Monitoring your caloric consumption can be a useful technique for determining your overall protein, carb, and fat intake. Even tracking for 5-7 days will help you realize how much or how little you’re ingesting. You don’t have to do it long-term. (Note: counting calories is not recommended if you have an eating issue or history.)

How to Create a Muscle Building Vegetarian Meal Prep


How to Create a Muscle Building Vegetarian Meal Prep

Why You Should Consider a Plant Based Diet

Micronutrition deficiency is no joke and it affects billions of people worldwide1. Even 40% of American adults are deficient in key minerals necessary to lead a healthy lifestyle2.

And I know what you’re thinking. “I’ve got this bro. I always hit my macros”. Like most gym goers, you put a great deal of thought into your diet and focus on hitting your macros day in and day out. And this is great for body composition!

But if you want to be truly healthy and give yourself an opportunity to prevent chronic diseases down the line, it would greatly benefit you to put some serious attention to detail in your overall micronutrient intake.

That’s where fruits, veggies, beans, nuts, and grains all come into play4. All of these food sources are rich in micronutrients.

By simply increasing the amount of fruits and veggies you consume and increasing your micronutrient intake you:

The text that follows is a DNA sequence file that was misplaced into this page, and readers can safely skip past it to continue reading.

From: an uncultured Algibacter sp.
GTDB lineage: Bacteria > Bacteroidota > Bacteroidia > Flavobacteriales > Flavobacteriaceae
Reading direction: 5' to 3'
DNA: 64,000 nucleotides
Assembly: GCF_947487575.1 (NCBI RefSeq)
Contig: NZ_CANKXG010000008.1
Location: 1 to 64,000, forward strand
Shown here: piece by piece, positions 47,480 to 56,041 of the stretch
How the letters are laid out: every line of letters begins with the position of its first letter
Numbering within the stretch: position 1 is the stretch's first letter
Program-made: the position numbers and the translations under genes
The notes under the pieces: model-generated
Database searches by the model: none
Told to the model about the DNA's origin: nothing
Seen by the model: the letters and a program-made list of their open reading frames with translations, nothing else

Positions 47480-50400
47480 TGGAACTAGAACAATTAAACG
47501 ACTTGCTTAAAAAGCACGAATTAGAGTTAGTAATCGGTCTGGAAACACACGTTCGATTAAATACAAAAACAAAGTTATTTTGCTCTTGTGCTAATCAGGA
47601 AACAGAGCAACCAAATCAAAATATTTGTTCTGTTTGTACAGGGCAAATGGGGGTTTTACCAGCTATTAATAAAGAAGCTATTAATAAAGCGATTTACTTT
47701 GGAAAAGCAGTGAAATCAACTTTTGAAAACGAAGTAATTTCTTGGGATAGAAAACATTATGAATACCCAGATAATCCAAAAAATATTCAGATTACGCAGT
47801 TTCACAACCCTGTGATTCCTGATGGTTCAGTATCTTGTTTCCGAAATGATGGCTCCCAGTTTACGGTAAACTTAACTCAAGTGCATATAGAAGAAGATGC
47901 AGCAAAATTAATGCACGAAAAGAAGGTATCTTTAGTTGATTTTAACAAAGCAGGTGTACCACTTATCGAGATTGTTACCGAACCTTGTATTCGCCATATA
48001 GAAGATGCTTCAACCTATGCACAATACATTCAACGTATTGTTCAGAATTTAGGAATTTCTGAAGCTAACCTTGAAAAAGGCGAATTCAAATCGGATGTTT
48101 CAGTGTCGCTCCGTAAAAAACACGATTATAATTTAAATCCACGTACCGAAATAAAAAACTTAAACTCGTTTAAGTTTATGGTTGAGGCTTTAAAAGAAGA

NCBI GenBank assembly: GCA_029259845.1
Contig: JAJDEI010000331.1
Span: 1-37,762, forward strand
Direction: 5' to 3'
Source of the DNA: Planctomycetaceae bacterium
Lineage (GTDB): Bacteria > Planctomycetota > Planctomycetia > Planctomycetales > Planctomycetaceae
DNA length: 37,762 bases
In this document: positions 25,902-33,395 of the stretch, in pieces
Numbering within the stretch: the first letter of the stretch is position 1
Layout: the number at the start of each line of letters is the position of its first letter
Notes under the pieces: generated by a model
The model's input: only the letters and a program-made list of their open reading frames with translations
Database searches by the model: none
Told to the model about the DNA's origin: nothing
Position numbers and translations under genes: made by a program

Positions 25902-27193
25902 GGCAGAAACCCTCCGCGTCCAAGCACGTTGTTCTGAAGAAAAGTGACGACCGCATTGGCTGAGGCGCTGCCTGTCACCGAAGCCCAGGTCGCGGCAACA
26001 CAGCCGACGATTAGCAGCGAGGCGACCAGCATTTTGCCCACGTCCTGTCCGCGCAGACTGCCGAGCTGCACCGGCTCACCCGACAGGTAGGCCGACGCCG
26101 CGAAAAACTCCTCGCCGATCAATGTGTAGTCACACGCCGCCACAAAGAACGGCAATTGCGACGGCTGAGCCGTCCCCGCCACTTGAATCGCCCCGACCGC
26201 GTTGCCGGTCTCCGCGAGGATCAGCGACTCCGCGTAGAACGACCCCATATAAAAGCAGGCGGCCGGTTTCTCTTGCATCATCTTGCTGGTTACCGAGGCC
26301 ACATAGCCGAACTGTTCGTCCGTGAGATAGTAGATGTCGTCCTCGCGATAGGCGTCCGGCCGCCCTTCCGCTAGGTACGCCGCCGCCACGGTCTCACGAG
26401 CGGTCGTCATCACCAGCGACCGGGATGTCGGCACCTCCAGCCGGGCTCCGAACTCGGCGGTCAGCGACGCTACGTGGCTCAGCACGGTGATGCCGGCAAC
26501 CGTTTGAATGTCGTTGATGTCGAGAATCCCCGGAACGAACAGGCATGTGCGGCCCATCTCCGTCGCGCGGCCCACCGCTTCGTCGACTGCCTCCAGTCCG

1. Lower levels of inflammation within the body
  2. Lower your risk of dying from cancer
  3. Lower your risk of developing heart diseases
  4. Decrease your chances of having a stroke
  5. Lower your risk of developing type 2 diabetes

​That’s enough benefits to get me interested in trying to consume more micronutrient dense foods, how about you?

Tofu Meal Perfect for a Vegetarian Meal Prep

But I Need Protein to Recover and Build Muscle

There, you are not mistaken. To recuperate effectively, you undoubtedly need to consume enough protein. And while the magic quantity is yet unknown, the majority of experts in the field of nutrition concur that an optimal intake for a muscle-building (calorie surplus) diet ranges from 0.7 to 1.0 g per lb of bodyweight.

Some claim that because of the bioavailability of the eaten protein, vegetarians may want to aim higher within that range. Protein from plant-based sources is much less bioavailable (the portion that the body actually uses) than protein from animal sources.